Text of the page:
Taking charge of your child’s education and ensuring they learn what they should be can be a full-time job. But helping them develop into fantastic young adults requires more than education. It requires socialization. They need to learn social dynamics, as well as group learning skills, that will help them later in life. It can be hard to connect with non-homeschoolers because of schedule clashes, so why not look into getting them together with other homeschoolers, instead?
Get connected and get organized
There might already be a collective group for homeschoolers in your area or you may have to start one. Using social media makes it a lot easier to connect with like-minded parents. Whether it’s an established group or one you’ve found, they might need use of some organizational skills to help everyone collaborate. To that end, you can make it a lot easier to keep in touch and exchange ideas through apps like an online directory. How involved every individual member is in this co-operative movement is their own choice, but it’s good to get everyone at least abreast of what kind of collaborations are on offer from you as well as the other members.
Find group activities that fit everyone
Every parent might have their own approach to how they teach their children. It’s important that you don’t try to or let anyone else railroad the direction of the group. No-one should be excluded because they didn’t want to participate in a certain activity or lesson. The idea is to pool resources and ideas together for those who want them, not to set a curriculum. If you want to show the benefits of the collaboration, however, it’s a good idea to put together a list of potential activities. Group learning is an important skill, and there are plenty of different ways to do it. It shouldn’t be difficult to find a number that the parents can all agree on.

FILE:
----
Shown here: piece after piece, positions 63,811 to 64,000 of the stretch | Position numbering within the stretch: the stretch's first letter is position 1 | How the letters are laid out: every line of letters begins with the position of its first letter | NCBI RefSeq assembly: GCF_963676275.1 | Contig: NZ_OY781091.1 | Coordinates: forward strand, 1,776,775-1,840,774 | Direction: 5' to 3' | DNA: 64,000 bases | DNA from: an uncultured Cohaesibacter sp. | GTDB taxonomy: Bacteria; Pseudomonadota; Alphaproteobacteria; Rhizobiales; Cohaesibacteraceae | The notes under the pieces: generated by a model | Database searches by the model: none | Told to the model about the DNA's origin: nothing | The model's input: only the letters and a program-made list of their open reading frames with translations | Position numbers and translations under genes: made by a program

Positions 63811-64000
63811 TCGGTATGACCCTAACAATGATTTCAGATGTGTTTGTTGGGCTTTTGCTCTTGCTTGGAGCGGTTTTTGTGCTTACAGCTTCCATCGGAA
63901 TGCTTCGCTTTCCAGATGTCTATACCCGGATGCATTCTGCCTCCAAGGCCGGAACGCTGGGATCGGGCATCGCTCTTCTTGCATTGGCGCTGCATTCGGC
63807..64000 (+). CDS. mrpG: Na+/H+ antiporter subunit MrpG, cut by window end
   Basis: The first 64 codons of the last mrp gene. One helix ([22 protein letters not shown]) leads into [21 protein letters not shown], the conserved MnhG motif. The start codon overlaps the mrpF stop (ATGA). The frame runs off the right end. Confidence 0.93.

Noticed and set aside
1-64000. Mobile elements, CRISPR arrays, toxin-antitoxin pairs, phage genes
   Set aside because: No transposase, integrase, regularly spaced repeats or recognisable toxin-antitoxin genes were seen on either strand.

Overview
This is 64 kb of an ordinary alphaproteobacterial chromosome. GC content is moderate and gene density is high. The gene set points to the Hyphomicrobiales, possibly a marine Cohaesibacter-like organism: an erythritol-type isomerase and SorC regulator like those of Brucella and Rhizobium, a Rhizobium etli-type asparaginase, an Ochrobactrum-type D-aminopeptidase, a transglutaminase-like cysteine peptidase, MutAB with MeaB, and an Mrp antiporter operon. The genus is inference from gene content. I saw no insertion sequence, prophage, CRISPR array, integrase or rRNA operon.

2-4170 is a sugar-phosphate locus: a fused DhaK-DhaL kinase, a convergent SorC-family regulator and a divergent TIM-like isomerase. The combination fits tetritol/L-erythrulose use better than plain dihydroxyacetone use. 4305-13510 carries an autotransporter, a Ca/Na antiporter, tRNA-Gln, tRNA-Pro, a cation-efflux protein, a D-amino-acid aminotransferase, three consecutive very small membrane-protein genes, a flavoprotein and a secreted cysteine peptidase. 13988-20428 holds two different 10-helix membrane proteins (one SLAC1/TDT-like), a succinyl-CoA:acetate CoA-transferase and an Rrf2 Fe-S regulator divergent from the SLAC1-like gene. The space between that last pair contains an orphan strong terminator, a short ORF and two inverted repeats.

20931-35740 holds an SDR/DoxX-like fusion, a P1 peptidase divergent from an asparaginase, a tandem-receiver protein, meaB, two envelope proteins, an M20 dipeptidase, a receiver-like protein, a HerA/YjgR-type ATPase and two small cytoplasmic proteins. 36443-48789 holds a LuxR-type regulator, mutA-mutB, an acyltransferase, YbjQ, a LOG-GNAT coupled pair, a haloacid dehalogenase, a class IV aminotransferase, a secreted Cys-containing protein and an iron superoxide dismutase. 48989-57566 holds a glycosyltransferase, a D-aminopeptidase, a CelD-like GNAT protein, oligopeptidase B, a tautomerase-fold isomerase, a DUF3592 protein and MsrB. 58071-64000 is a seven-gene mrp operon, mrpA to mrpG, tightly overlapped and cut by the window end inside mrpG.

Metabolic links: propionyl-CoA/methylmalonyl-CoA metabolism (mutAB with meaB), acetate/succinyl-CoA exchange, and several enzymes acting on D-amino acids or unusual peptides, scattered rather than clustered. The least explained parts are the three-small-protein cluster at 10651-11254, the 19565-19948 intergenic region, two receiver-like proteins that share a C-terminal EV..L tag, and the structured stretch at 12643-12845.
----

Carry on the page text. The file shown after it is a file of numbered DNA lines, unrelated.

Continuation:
Remember it’s about more than education
Children learn as much from each other as they do from being educated together. Both structured and unstructured play are important. Structured play helps them learn interpersonal boundaries with a little help. Meanwhile, unstructured play is how they learn about various social dynamics. They learn the problems and solutions themselves without having the answers handed to them. Of course, there’s also the fact that it’s just plain fun. It’s easy to miss the opportunity for collective fun when homeschooling, so consider recommending the occasional break day to the homeschoolers group. Whether that’s a relaxed picnic or a fun-filled day at a trampoline center. Don’t make education the only reason the kids get together.
By connecting with the parents of other homeschoolers, you can make a much more flexible socialization experience for you and your kids. Make sure everyone is comfortable with the direction the group takes, of course. You might not agree on teaching methods, but you can all agree on the importance of your involvement in the child’s development. Make that the cornerstone of all activity going forward.